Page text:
The Association of Southeast Asian Nations (Asean) and the European Union (EU) have very different social and economic characteristics. Based on GDP, the economic power of the EU is more than nine times that of Asean. The EU already started its integration in 1958, long before the Bangkok Declaration of Asean in 1967. Despite the differences, the current EU debt crisis may give Asean valuable lessons for the future.
The Euro zone crisis was triggered by many complex factors. Although economists might argue over the real cause of the crisis, there are at least three interrelated factors that Asean can take lessons from.
First is the disparity in economic competitiveness of member countries. It creates trade imbalances. Strong economies, such as Germany, have exports whose value is far exceeds their imports. At the same time, weak economies such as Portugal, Ireland, Italy, Greece and Spain (PIIGS) are in the opposite condition.
PIIGS export products have lost competitiveness in global market, forcing them to rely more on debts to finance their trade deficits. The euro, as a single currency, exacerbates the situation since PIIGS cannot independently devalue the currency to make their products cheaper.
Because of the persistence trade imbalances, weak countries accumulate debts until reaching the point where they cannot pay anymore. Their behavior is driven by the fact that the incentive to collect debts increases along with a decreasing interest rate after they joined the euro.
The second reason is lack of commitment from EU leaders. The 1992 Maastricht Treaty explicitly says that euro members must have a maximum 3 per cent of GDP in annual borrowing limits and 60 per cent debt-to-GDP ratio to ensure the stability of the Eurozone and prevent reckless fiscal behavior. Years later, everyone seems to forget they ever had such limits.
Needless to say that Greece ignored this restriction, resulting in a budget deficit of 12 per cent of GDP and 160 per cent debt-to-GDP ratio. Some media accused Greece of manipulating Maastricht rule by using complex derivatives and financial engineering. What bothers us are Germany and France, two biggest countries in the eurozone.
They also exceeded the minimum rules by making a 4 and 7 per cent budget deficit and 83 and 82 per cent debt-to-GDP ratio, respectively. It leads us to a perception that the EU leaders cannot maintain their own rules.
Last week, EU member countries, except the UK and Czech Republic, signed a landmark fiscal-compact treaty to improve previous agreements. They made the rules stricter, including granting the right to European Court of Justice to check whether countries implement budget rules properly and creating an automatic mechanism to force countries to correct their budgets. It remains to be proved whether they actually can implement the new rules consistently.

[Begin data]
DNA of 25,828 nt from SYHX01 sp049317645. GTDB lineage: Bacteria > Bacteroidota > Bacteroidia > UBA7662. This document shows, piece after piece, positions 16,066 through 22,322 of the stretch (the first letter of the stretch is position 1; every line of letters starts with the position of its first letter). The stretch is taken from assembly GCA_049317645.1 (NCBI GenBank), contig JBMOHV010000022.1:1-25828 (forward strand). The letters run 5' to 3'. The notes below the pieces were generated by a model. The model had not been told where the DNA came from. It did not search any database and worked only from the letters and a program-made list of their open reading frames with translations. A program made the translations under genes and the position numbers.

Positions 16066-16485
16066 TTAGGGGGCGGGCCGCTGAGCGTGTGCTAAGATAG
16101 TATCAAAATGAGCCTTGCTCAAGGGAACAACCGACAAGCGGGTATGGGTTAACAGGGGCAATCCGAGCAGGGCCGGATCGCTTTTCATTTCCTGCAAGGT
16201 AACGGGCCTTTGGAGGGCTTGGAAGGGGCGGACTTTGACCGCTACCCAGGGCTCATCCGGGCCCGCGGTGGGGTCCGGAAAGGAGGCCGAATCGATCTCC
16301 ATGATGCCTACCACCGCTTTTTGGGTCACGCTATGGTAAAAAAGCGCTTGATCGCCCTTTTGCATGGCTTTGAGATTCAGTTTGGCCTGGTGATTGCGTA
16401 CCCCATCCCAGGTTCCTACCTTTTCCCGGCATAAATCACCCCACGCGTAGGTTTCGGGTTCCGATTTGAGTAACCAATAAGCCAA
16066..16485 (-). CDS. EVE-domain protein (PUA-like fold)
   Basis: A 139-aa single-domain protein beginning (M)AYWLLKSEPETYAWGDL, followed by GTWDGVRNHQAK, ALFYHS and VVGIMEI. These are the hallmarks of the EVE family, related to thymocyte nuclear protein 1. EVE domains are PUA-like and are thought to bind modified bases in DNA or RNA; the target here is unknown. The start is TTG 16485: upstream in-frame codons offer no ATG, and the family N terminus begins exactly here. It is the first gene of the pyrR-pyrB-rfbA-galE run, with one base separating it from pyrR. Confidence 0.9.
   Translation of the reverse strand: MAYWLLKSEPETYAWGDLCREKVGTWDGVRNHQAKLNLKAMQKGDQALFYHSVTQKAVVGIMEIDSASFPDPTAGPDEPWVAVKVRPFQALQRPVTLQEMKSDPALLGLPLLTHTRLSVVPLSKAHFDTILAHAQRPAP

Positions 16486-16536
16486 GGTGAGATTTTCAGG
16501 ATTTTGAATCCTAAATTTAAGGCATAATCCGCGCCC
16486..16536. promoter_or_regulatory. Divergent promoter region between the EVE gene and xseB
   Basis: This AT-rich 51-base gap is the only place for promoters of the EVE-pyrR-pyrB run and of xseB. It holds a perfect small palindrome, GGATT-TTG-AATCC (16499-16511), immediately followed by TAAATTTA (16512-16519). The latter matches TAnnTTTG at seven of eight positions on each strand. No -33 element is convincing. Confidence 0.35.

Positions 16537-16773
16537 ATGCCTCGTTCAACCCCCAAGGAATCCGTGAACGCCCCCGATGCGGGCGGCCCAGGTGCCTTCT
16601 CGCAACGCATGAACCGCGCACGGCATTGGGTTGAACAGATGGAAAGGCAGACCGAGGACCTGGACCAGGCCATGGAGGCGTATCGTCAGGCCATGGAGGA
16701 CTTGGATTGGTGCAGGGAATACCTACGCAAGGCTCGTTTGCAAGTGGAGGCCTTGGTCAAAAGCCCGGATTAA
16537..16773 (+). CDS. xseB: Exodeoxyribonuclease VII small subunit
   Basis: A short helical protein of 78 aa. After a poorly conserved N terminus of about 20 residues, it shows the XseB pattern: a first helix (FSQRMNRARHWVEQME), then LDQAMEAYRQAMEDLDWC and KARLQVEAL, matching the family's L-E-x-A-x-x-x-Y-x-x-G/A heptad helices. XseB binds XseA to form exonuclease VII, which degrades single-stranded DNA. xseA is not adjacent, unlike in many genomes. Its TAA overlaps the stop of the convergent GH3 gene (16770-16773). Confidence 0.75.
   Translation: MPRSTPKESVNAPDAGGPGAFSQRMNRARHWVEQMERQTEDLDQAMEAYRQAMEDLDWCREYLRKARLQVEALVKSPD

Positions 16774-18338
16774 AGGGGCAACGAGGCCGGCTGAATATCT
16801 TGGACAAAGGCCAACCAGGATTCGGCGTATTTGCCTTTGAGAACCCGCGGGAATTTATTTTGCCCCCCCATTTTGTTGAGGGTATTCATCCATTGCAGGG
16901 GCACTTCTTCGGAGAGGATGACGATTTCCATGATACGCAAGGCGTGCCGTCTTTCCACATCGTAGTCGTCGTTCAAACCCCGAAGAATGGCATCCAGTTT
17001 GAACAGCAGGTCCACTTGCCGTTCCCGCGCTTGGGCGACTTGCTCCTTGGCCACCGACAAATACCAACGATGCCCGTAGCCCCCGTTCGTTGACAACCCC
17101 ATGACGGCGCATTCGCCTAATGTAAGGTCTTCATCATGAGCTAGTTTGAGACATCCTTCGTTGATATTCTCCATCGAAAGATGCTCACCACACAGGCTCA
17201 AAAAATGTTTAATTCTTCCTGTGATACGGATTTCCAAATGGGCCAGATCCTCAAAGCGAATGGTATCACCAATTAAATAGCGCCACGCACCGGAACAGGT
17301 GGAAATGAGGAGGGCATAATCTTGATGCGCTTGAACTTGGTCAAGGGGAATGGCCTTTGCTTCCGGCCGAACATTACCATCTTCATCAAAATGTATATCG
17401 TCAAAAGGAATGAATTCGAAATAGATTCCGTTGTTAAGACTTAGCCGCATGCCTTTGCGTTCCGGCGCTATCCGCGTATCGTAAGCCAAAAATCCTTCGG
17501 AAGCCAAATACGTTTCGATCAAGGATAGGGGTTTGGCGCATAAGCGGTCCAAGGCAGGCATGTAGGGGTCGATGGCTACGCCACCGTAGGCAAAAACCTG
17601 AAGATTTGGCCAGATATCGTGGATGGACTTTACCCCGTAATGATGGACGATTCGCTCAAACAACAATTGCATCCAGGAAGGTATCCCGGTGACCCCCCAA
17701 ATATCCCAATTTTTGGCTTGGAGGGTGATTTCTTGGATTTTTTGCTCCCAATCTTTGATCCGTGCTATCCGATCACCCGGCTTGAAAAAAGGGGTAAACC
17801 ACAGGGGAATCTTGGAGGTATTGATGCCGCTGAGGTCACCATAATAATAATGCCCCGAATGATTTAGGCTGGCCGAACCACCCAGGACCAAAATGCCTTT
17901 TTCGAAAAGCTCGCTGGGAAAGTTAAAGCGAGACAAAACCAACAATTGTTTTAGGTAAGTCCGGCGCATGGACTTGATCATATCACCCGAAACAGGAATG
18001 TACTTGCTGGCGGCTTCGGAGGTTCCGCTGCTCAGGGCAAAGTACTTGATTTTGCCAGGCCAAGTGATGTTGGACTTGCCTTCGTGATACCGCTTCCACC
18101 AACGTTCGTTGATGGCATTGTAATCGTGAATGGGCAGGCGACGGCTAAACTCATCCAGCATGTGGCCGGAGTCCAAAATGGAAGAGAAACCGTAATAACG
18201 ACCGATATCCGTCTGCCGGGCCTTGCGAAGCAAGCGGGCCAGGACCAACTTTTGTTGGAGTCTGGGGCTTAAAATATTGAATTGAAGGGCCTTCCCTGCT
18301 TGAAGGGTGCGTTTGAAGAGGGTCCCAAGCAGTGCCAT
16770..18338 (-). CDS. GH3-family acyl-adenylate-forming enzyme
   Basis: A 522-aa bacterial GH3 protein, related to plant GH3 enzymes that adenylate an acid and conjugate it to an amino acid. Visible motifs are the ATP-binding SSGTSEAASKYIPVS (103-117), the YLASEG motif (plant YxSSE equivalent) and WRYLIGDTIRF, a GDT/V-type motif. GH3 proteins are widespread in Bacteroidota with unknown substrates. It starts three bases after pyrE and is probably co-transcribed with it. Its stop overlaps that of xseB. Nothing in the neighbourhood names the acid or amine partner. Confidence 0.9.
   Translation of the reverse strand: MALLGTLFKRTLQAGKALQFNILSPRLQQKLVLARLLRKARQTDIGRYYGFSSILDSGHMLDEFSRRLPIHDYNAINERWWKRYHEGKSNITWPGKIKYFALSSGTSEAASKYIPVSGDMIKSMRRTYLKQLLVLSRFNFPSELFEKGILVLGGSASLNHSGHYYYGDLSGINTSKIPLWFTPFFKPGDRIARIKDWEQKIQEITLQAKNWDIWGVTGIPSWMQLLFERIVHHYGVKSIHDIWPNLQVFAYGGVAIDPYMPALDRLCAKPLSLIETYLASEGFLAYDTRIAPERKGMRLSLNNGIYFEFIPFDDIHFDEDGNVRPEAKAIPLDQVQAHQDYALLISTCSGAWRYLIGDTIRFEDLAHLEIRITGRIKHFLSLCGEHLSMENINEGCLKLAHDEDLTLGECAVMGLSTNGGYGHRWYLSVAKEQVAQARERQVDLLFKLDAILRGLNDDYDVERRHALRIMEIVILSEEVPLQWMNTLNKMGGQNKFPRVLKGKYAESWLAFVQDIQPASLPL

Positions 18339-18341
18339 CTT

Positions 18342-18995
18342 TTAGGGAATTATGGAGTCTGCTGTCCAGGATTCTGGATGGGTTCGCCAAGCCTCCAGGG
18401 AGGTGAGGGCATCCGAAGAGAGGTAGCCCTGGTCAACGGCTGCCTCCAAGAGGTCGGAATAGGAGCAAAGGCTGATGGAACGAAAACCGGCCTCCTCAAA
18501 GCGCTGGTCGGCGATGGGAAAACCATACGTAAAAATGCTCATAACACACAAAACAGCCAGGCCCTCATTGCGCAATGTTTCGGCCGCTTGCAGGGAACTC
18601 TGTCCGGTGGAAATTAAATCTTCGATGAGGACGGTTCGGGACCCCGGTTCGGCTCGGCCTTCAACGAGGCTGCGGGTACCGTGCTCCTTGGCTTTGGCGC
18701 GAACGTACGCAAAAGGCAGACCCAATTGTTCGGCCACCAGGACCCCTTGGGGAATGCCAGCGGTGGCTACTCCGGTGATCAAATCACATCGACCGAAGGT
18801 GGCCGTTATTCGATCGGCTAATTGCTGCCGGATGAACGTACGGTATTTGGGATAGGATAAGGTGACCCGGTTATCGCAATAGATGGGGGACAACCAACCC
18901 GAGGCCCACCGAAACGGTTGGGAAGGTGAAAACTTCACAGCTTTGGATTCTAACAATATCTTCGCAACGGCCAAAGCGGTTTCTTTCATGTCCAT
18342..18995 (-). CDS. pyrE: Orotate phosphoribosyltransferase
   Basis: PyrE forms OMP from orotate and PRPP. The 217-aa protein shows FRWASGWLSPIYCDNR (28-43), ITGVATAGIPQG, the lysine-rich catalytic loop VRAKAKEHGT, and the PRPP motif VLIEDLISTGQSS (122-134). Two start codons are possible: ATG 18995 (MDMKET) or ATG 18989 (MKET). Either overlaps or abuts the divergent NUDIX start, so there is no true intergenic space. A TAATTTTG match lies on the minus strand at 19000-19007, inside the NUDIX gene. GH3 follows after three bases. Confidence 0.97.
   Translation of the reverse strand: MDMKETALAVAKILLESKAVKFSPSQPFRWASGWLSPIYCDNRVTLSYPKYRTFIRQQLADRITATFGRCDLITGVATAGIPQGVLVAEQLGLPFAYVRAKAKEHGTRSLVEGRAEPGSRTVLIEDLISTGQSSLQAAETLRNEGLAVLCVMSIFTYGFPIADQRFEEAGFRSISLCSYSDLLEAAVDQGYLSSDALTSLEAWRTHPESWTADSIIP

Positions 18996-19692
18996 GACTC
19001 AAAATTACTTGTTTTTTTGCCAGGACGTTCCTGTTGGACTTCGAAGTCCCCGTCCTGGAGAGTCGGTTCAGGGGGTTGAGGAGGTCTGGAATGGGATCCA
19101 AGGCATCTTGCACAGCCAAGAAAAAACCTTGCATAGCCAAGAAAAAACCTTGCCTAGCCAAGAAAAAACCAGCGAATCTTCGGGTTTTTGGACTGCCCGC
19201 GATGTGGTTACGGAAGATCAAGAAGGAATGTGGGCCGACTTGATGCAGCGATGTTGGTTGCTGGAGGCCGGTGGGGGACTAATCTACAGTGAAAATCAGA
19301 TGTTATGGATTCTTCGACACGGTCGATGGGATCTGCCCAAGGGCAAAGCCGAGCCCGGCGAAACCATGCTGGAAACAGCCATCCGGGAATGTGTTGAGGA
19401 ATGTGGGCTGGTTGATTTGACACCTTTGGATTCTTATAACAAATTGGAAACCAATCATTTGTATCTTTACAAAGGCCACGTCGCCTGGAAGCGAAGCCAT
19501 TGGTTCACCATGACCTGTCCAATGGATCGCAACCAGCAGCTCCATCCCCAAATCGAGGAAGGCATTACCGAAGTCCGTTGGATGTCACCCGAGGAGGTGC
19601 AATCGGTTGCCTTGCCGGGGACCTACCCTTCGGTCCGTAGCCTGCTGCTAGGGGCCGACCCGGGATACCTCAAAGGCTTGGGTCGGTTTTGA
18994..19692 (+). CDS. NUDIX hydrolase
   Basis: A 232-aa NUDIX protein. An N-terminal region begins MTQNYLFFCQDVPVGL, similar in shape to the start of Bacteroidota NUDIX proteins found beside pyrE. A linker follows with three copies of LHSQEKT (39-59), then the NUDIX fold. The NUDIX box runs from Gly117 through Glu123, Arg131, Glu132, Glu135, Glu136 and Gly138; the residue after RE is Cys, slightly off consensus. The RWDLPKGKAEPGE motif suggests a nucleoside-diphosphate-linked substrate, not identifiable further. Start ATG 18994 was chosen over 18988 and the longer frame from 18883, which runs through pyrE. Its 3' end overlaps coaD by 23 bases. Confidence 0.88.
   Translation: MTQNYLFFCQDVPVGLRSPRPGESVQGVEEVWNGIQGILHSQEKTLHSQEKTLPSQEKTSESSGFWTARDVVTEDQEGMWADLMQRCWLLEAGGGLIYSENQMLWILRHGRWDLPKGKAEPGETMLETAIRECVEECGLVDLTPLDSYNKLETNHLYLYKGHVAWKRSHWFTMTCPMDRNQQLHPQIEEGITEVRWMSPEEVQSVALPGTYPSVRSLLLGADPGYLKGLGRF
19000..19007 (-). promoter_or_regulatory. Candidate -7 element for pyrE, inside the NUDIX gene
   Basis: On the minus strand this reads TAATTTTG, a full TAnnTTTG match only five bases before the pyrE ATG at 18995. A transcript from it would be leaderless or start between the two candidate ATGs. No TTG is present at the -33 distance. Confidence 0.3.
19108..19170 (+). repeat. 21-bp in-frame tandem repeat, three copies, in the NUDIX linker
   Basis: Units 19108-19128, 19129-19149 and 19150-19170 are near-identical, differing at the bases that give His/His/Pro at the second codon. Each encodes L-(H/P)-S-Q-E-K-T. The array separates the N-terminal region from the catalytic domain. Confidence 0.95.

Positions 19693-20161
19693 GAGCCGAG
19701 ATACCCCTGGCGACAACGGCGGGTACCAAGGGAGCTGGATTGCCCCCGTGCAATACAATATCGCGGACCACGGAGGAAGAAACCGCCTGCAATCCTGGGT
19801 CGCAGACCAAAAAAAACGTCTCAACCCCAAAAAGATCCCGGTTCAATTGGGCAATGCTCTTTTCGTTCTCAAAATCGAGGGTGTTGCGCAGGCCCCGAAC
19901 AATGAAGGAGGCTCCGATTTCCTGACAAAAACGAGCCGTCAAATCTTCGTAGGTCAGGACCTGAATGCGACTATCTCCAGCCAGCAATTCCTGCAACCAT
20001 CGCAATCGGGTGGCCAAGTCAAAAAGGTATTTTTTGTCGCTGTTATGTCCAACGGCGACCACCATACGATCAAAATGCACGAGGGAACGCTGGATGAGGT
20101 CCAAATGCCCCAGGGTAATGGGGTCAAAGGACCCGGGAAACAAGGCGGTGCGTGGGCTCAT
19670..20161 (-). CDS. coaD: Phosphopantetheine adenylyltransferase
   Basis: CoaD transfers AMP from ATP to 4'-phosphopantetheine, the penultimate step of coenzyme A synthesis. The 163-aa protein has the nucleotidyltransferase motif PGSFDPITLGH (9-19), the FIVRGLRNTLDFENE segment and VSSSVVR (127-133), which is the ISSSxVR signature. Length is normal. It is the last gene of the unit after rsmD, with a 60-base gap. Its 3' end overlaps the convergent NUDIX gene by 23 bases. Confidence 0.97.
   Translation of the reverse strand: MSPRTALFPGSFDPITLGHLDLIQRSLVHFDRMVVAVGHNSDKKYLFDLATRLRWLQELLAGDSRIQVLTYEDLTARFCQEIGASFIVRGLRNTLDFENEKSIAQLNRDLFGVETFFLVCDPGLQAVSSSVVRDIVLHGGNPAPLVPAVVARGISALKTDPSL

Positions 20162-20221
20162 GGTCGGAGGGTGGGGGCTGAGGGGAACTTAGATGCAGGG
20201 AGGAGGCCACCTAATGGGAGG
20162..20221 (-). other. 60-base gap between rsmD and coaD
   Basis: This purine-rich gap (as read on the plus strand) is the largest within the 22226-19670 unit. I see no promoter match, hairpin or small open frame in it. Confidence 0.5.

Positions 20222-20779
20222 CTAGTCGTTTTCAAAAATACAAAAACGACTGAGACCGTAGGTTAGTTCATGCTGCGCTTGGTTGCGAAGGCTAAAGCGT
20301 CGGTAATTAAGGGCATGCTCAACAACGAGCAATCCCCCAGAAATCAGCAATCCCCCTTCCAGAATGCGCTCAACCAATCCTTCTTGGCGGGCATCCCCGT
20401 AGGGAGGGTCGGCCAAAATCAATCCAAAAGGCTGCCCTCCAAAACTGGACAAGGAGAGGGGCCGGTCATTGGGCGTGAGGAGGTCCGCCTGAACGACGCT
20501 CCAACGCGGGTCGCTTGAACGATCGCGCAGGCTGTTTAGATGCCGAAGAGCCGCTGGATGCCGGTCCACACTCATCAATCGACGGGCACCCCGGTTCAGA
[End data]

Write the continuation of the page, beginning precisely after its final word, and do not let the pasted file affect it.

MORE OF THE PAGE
The third reason is the loss of confidence in all euro members. This factor is a common response to all the previous factors. Markets became anxious over whether the euro currency can be maintained and leaders are capable of containing the crisis. The interest-rate indicators show that euro countries have reached the highest point since the inception of the single currency, meaning the public does not have much faith in European economy.
Concern of a worsening crisis has loomed large since rating agencies responded to the crisis by reducing sovereign ratings of several weak countries to below investment grade or “junk” — although critics say that the rating agencies seemed to have been overreacting since they did not give a proper warning before the crisis exploded.
Asean is the most integrated regional organisation in the developing world. It may not take the EU as a role model for its economic development, but undeniably, the eurozone crisis can give an insight on how economic integration should be handled with care.
The main important lesson for Asean is that every economic integration should start with efforts to reach the same economic development in each member state. It is important to avoid the economic imbalance that happens in the eurozone. If Asean wants to deepen its integration, it must ensure all member states grow economically with the same pace and leave no country behind.
For now, economic imbalance among Asean member states may have little influence on Asean development. In Asean, trade with external partners is far more significant than intra-Asean trade, so member states seem more vulnerable to shock outside Asean rather than inside the region. But, in the future, this condition will evolve as Asean will be more integrated. Sustainable growth in a region can only be achieved if all member states are in the same stage of development.
Learning from the EU crisis, Asean should also create a mechanism to ensure fast and proper response when a crisis happens. The credibility for Asean is needed so that markets believe Asean can handle a crisis well.
Resisting globalisation is like defying the law of gravity. Economic integration is inevitable and trade agreements are necessary to make products competitive in the global market. But the more integrated countries, the more vulnerable they are to another’s internal problems. Asean, with the sense of community, should handle its integration care.
Rudi Winandoko is a diplomat at the Indonesian foreign ministry.
By : Rudi Winandoko